giving

On December 31st, my inbox fills with last-minute pleas from every Tom, Dick and Harry looking for money before the end of the year. It’s understandable, given that there are obvious financial benefits to maxing out one’s tax-credit allowance within the calendar year, but, let’s be honest, it’s gotten to the point where requests are so ubiquitous that we simply start to tune them out as white noise.

This year, I don’t want to let that happen. I don’t want the individual voices of need to get lost in a chorus of “Pick me!”s.

The truth is that I’m already well over the threshold of reaping any financial benefit of charitable giving. As my income has shrunken dramatically over the past few years, I’ve found it extremely difficult to pare back my support for the causes that I hold so dear. We’ve had to, of course, and while some of the decisions were heart-wrenching, others were made far easier by organizations stepping so far away from their stated missions that we quite emphatically discontinued our support. But others? Well, it remains nearly impossible to say no.

As our economy has contracted, so have vital programs disappeared and resource pools evaporated. But the need that they served hasn’t – and won’t- go away.

These are a four of the many charities that Luau and I chose to support this year. I hope that if you are considering a last-minute donation before midnight, or looking toward planning next year’s giving, you’ll consider them as beneficiaries. Or that you’ll be moved to find organizations in your own area that support local folks who need help.

As Laurence Leamer so beautifully wrote in the King of the Night, “The difference between a helping hand and an outstretched palm is a twist of the wrist.”

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{image is the Wounded Warrior homepage, on which a veteran sits in a chair holding a prosthetic leg. We can see in the photo that both of his legs are prosthetic as well. Click on the photo for more information.}

I abhor war. I am a pacifist by nature and I believe that violence is self-perpetuating and that the military industrial complex really is the root of an awful lot of evil.

I also believe that what I believe about war has nothing to do with the soldiers who are honor and duty-bound to fight them. And above all, I believe that we are ALL honor and duty-bound to care for those soldiers and their families when they return.

Since September 11th alone, Operations Iraqi Freedom, Enduring Freedom and New Dawn have left 6,846 soldiers dead, 52,293 physically wounded, and 320,000 with traumatic brain injuries. Additionally, over 400,000 of our soldiers suffer profound PTSD. (Source here.)

As federal resources have dwindled, those folks have been left to make their own way across a frayed tightrope without a net. That’s just not okay. It’s not okay for the soldiers, it’s not okay for their families, and it sure as hell isn’t okay for us as a society to send people into war and then leave them to fend for themselves on the other side. It’s not who we are. It’s not who I’m willing to be.

Wounded Warriors addresses the real and immediate needs of these soldiers. Through Project Odyssey they teach coping skills for PTSD. They offer family support, peer mentoring, economic empowerment through career transitioning services, adaptive sports events, and community engagement. They are doing the work that needs to be done. And they need our help to do it.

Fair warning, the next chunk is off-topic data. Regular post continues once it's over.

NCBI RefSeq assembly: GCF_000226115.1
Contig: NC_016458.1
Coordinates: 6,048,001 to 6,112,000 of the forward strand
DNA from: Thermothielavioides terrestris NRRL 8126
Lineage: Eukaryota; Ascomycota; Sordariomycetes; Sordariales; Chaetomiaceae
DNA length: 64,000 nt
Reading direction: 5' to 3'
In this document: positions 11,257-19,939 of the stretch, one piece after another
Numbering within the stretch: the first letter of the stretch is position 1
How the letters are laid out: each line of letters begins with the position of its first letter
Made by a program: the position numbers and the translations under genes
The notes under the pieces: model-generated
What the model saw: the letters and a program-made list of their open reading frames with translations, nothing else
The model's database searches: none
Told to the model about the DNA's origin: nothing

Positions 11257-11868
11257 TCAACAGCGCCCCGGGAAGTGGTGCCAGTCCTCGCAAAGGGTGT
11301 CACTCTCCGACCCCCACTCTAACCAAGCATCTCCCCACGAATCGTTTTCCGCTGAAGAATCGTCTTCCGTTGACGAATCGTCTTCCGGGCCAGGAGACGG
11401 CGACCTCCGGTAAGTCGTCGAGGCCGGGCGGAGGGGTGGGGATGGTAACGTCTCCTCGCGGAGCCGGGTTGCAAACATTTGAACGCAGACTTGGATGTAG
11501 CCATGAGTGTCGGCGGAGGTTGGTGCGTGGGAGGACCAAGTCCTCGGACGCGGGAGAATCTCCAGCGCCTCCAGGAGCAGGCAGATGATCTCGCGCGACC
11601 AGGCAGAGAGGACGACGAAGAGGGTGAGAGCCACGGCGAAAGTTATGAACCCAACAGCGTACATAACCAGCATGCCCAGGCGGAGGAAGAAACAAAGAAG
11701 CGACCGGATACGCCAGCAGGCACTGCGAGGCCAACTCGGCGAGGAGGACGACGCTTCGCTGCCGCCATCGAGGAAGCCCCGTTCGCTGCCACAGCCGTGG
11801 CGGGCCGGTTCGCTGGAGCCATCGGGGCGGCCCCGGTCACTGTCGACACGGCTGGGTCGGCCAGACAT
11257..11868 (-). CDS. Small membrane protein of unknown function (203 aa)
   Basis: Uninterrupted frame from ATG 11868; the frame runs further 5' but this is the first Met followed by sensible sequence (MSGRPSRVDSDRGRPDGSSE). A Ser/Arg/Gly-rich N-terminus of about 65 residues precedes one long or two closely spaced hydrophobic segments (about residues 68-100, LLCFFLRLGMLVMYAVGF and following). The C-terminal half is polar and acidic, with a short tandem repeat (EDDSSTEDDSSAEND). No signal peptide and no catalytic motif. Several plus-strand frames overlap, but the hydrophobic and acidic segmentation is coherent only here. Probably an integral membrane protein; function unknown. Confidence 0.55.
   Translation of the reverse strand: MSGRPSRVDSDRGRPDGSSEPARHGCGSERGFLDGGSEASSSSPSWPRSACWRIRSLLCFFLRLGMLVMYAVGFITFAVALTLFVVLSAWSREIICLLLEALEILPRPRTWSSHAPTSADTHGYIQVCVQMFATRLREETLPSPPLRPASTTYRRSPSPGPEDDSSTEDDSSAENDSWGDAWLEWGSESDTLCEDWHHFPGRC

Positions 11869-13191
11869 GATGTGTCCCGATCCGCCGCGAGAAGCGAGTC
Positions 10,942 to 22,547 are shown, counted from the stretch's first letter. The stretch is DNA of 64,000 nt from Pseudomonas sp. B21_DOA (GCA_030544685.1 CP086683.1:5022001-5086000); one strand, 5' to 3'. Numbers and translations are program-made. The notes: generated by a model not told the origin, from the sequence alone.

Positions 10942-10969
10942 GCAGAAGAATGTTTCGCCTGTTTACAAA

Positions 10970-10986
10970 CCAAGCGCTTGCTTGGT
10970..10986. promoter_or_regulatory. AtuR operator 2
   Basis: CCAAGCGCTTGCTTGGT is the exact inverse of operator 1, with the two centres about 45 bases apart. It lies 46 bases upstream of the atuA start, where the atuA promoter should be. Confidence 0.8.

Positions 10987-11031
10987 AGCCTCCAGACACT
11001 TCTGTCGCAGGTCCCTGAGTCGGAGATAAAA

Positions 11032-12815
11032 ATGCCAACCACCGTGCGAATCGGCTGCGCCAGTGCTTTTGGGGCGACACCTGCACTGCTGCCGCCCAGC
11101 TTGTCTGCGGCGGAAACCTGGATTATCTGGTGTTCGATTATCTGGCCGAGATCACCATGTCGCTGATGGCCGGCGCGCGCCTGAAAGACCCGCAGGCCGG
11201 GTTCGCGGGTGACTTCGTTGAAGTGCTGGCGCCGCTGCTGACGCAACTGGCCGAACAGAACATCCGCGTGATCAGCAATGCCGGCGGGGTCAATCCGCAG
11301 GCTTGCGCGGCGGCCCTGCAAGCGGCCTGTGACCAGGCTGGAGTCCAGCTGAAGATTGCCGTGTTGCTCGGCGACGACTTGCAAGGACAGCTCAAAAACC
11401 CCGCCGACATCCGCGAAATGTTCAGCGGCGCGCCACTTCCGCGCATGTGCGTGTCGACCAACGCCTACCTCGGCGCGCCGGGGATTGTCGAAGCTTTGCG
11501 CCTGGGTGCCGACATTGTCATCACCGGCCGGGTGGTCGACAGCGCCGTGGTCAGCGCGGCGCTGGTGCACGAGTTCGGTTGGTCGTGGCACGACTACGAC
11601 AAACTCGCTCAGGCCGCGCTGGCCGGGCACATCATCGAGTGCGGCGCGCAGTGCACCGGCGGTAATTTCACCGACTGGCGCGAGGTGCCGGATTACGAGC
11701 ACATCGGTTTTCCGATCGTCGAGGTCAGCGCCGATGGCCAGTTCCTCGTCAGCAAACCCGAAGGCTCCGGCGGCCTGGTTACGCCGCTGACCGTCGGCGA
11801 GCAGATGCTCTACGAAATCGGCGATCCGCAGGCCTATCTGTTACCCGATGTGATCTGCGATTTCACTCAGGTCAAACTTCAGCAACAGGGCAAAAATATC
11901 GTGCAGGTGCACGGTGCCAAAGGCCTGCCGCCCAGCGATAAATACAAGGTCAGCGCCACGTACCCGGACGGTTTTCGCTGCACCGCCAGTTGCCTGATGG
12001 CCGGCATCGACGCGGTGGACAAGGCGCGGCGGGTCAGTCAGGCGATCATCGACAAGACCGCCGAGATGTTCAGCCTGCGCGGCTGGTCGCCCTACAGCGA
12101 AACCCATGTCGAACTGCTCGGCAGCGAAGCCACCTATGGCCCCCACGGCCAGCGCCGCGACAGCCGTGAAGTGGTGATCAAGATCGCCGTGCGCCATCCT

Click HERE to learn more.

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{image is a screenshot from the St Jude’s Children’s Research Hospital homepage showing two researchers discussing a scan. The text reads, “Cutting-edge research. St Jude laboratories may not be in your community, but our discoveries are.”}

On the invitations to Katie’s first birthday party, we asked guests to donate to St Jude’s in lieu of gifts. So many did and nearly thirteen years later, she loves reading through the pile of cards marking the donations to the hospital made in her name.

Some time later, we signed on to be Partners in Hope, setting up an auto-pay donation every month. It’s one of the best things we’ve ever done. St Jude’s protocols are shared freely with hospitals around the world. Pediatric cancer patients’ survival rates have gone from 20% to 80%. They are saving our children’s lives, whether we see their name on the door or not, and they never, ever charge their patients a dime.

Click HERE to learn more.

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{image is the Autistic Self Advocacy Network logo and motto, “Nothing About Us Without Us.” Click on the image for more information.}

For far too long, the conversation around autism has been, and sadly, continues to be, led by those who are not autistic. The problems with this are deep and far-reaching. Advocacy organizations like Autism Speaks continue to look at autism from the perspective of caregivers rather than autistic people, and in so doing, advocate in ways that unwittingly do far more harm than good.

ASAN does its damnedest to ensure that autistic people have a voice in the establishment of their own priorities, have a say in where and how they want to live, are consulted in whatever way possible when it comes time to make decisions about their lives. A couple of years ago, ASAN’s President, Ari Ne’eman signed a copy of the Loud Hands Anthology to Brooke. This is what he wrote.

{image is a photo of Ari’s signature, sloppily photoshopped to disguise Brooke’s real name. it reads, “To Brooke, Self-advocacy is your birthright. Look us up whenever you’re ready.”}

I give to ASAN because I want to ensure that they are there when my girl is ready.

Click HERE to learn more.

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{image is a blend of two photos on the homepage of Massachusetts Advocates for Children (MAC). It shows a smiling young boy in the foreground and two young men working together in the background. Click on the photo for more information.}

From a recent post:

I’m constantly asked which foundations we  support, given how problematic so many charities that claim to advocate for autistic people are. MAC is one of my go-to answers. In October, I wrote about the incredible work that they do, all on a shoestring budget thanks to their incredible staff of talented and dedicated volunteers.